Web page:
If there's anything that makes wannabe writers scream in frustration, it's trying to understand just what in the world an author's platform is. This is usually because whenever an agent or editor gets asked, they point to someone like Martha Stewart, whose TV shows, houseware products, and previous books are all part of her platform. Well, great for her, but most of us won't ever have a TV show.
An author's platform is generally defined as whatever avenues the author can use to sell their book. This includes everything from being able to get interviews to being part of a large nonprofit organization with a newsletter. If the author's name is recognizable, that's an instant platform - the name sells itself. This is why celebrities get published all the time.
It's a bit like branding, really. When you want to publish, especially nonfiction, you're going to need to brand yourself and your book. You need to establish credibility - if you're writing a book about dogs for instance, you need to show why you're the right person to write about dogs, why no one knows more about these dogs then you, and why you're an expert in your field. And then you need to show them how you can sell this book, because you can get along with humans, too. The two together, your reputation and how you approach sales, is your brand or platform.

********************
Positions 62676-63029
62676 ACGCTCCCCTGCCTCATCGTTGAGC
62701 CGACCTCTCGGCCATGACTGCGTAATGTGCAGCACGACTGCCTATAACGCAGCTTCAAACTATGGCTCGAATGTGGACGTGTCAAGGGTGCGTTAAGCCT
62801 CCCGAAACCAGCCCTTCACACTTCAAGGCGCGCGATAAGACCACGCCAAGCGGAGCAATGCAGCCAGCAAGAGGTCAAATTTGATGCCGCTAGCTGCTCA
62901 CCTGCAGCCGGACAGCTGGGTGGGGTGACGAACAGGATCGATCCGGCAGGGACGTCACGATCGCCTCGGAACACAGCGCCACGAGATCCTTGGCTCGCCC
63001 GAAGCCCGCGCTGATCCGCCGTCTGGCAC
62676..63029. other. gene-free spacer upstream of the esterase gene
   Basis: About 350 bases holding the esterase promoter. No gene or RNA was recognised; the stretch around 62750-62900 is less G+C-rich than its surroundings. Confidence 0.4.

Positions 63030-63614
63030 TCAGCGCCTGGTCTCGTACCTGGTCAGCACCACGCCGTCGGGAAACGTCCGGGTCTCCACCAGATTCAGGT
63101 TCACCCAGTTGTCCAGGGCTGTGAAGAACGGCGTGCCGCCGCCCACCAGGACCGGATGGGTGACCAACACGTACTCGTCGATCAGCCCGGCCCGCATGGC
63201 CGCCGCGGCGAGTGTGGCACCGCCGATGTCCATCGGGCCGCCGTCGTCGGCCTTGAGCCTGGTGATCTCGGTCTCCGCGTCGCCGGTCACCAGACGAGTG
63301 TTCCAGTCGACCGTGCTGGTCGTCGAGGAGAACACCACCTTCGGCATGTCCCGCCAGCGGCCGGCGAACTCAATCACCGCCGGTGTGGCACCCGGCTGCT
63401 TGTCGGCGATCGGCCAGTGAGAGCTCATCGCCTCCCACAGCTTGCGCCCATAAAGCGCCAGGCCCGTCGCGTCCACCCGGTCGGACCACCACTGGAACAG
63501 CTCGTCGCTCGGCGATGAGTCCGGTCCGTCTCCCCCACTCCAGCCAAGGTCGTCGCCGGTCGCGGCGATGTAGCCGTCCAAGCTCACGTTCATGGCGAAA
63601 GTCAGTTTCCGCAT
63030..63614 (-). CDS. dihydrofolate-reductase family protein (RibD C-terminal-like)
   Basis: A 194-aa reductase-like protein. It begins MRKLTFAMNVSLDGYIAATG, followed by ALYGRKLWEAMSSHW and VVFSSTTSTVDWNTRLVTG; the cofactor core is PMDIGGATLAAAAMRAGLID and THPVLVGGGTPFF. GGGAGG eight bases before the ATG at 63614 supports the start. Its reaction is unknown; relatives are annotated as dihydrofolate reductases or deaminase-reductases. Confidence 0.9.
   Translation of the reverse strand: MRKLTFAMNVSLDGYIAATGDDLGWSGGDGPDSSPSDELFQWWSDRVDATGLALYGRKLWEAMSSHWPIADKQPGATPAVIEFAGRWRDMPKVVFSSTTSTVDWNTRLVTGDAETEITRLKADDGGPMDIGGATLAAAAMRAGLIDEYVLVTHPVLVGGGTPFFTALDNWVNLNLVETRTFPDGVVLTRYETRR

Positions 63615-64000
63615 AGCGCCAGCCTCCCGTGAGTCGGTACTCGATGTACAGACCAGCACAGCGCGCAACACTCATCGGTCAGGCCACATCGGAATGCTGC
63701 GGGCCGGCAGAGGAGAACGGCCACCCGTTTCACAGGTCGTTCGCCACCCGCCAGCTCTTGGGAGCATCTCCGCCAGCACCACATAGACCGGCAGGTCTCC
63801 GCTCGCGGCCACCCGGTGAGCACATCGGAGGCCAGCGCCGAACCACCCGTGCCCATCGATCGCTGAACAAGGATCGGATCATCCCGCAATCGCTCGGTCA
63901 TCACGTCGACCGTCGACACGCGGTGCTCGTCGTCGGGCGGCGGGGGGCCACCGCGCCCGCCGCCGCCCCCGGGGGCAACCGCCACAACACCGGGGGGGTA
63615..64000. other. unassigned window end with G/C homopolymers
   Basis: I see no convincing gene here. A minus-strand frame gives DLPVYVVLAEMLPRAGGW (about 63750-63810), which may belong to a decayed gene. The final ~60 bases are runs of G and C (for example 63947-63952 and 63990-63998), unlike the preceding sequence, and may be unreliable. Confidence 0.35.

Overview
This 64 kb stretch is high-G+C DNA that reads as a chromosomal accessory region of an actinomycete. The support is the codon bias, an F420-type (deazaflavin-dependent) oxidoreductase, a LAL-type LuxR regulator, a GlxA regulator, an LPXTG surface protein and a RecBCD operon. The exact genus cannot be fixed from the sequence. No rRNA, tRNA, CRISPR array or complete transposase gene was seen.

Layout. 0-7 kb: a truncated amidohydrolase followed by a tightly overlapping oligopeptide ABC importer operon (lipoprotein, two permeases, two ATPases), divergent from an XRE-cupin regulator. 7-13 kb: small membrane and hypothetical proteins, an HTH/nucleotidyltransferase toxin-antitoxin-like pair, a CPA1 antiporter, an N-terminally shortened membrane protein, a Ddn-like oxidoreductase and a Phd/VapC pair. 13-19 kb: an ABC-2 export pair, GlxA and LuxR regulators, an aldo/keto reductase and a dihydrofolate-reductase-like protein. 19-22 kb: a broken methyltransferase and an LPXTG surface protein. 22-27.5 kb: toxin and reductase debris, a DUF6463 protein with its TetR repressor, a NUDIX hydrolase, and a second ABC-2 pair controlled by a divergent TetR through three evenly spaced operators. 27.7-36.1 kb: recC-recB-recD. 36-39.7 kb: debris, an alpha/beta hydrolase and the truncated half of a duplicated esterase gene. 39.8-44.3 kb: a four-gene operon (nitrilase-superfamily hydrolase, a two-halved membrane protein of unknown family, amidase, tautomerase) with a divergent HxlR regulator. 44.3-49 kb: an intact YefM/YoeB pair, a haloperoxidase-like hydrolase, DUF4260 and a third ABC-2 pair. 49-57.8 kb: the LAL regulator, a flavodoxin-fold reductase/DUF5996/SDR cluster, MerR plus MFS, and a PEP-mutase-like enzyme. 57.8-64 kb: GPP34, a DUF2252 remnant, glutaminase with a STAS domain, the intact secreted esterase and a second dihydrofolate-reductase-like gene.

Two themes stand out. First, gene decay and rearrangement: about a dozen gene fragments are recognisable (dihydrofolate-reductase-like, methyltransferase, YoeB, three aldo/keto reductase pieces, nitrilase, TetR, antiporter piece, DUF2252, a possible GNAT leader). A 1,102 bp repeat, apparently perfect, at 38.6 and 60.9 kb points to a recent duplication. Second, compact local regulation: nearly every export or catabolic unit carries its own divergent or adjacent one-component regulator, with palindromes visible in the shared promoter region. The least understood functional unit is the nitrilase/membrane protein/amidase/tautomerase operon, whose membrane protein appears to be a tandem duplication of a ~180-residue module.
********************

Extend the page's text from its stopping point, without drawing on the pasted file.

The platform doesn't have to be national to get you published (although, realistically, it's better if it is). To build a platform, or to sell your platform to an agent or editor (you're really selling both your platform and your book when you send in a manuscript), you need to think about what is it you can do to get people's attention. Do you have personal connections in your field that will help promote the book? If you put out a press release, will there be news stories printed about you? Does your opinion even matter to your colleagues?
If not, you've got to find a way to build your platform. In today's technology-based world, it's all about creating your own way. Building an author's platform is all about the website and social media. If you're not someone who has a traditional platform but truly believe you're the person to write that back, go out and get yourself a blog. Aggressively promote yourself on websites that are respected in your field to attract readers (just not to the point of spamming - people hate that). You can create a platform, thanks to the internet, in ways you could never have done before.
And, in reality, this is also true for fiction writers these days. Anything you can do to make yourself visible in the eyes of the marketplace will only help your chances of getting the agents and editors' attention.